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I Just Need to Vent

by Dr. James Cummings


Last week I was having a conversation with a manager at a local business. We had scheduled this meeting to discuss strategy. Upon my arrival in her office, it was immediately made clear to me that we were going to be talking about something on her mind that was unrelated to our scheduled meeting. Her topic? “I’m super pissed off today about the people on my team.”

I sat down, prepared to become a sounding board for her venting. Now this is fine to do – we all need to vent sometimes – I realized that I was getting a glimpse into a couple of aspects of her personality. Since management, leadership, and anything associated with being an owner or executive involves working with people, I took a moment to jot down my observations, in hopes that they might be useful to the readers of this publication.

What struck me first was how she seemed so intent on carrying out her desire to vent that she had clearly missed the three separate comments I had made about staying focused on the reason for our meeting (which was to discuss strategy). All sense of civility disappeared, and she began cursing and saying profoundly derogatory things about members of the team of people she supervised. As I sat and listened, watched, and felt her words and actions, I began to realize that I was probably not the only one who had been on the receiving end of her verbal judo. That’s when I remembered the idea of a microcosm – which says the little things people do are part of the bigger things people do. Stated differently, I was building a theory that suggested she was likely to act this way with other people, in other settings. I wondered how many missed connections she had with employees because she was more in tune with her own stuff than she was with members of her team?

The second thing that I noticed was how she had interrupted our scheduled activity so she could react emotionally to something completely unrelated to me and my role. I realized that she was telling me that she is the kind of person who tends to react rather than be proactive. As a result, we lost the majority of our scheduled time together. While having emotions – even having a passion about something and feeling quite strongly about it – are all fine and dandy, allowing them to completely derail a leader is probably less than ideal.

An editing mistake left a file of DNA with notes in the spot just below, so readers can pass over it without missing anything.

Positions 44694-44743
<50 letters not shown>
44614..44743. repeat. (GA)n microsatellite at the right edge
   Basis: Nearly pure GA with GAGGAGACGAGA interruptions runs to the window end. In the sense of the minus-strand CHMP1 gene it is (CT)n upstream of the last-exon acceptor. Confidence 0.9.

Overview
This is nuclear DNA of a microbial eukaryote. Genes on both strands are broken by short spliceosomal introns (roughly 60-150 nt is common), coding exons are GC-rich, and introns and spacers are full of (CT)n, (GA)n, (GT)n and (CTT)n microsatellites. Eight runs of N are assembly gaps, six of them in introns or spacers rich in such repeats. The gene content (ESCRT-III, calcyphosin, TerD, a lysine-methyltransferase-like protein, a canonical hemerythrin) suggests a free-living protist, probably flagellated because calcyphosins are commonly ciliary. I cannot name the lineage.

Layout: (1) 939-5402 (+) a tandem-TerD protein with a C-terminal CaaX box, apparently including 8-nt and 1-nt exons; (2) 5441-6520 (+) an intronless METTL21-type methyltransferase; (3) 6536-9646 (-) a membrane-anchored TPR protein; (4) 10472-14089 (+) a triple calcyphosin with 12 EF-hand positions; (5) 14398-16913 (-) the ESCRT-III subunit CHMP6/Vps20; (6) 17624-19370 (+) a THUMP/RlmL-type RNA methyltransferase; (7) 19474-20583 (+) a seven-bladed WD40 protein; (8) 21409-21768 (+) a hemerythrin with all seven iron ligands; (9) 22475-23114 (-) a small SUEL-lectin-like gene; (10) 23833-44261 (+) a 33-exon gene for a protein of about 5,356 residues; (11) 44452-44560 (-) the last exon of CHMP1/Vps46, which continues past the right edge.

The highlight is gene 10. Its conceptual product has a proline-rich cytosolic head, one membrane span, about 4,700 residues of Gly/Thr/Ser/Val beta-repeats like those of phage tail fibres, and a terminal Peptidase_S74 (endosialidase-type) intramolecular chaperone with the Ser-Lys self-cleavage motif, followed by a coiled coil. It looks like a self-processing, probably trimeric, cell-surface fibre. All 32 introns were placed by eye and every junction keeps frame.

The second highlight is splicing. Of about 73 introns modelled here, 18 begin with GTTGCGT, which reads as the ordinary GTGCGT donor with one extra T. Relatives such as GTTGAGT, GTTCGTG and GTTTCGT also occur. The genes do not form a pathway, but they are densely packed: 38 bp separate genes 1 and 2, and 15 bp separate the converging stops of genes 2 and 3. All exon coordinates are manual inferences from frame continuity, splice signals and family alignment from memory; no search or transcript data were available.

These lessons made me wonder how leaders balance frustration and emotion. I believe we show our true color when things in life (or work) are NOT going our way. It’s no big deal to be a successful leader when cash flow is high, customer traffic is strong, and turnover is low; it’s a completely different story when nine things have gone awry and the copy machine just died – and it’s only 9:15 a.m.

What would your staff say about you when the chips are down? Have you lost your cool at work? If your staff were to put on a play entitled, “what the boss does when the s**t hits the fan” – what would that look like?

We are all human, and managing frustration and emotion are a challenge for everyone. However, losing your cool at work is not a healthy practice. Here are some tips that may help you keep calm and forge ahead:

  • Remember that you are the leader and a source of inspiration for your staff. If they see you lose control, they have no incentive to manage their own emotions
  • Take time to engage in recreation outside the office. What recharges your batteries? When was the last time you did that?
  • Have fun inside the office. Set up a football/baby/other pool; hand out free pizza coupons; design staff t-shirts that are fun and that are monogrammed. Don’t be so serious!
  • Stay on top of yourself. Are you eating right? Getting daily physical activity? Sleeping well? How are things at home? A smart person would never build a house on sand – a strong, steady foundation is required. If your ‘foundation’ isn’t stable, identify the issues and resolve them!
  • Stay solution-focused – okay, the copy machine died, so what? How will you move forward and solve the problem?

The more you practice these kinds of positive behaviors, the easier they will become. It may be difficult at first, but remember that you set the tone for your organization. If you don’t like seeing others lose their cool, you have to show your team what to do when the chips are down!

At Tap the Potential, it is my intention to use the social sciences to help solve business challenges. When business owners are talking and thinking about topics like leadership, staff development, and strategy, work becomes less stressful and more rewarding for everyone.

Dr. James Cummings is a Business Strategist at Tap the Potential LLC, America’s Leading Rural Business Growers. James specializes in applying the best practices from the social sciences to solving complex rural business challenges.

James holds a Bachelors in Social Work from the University of Wyoming and earned his Doctorate of Psychology in Organizational Leadership & Development from the University of the Rockies.

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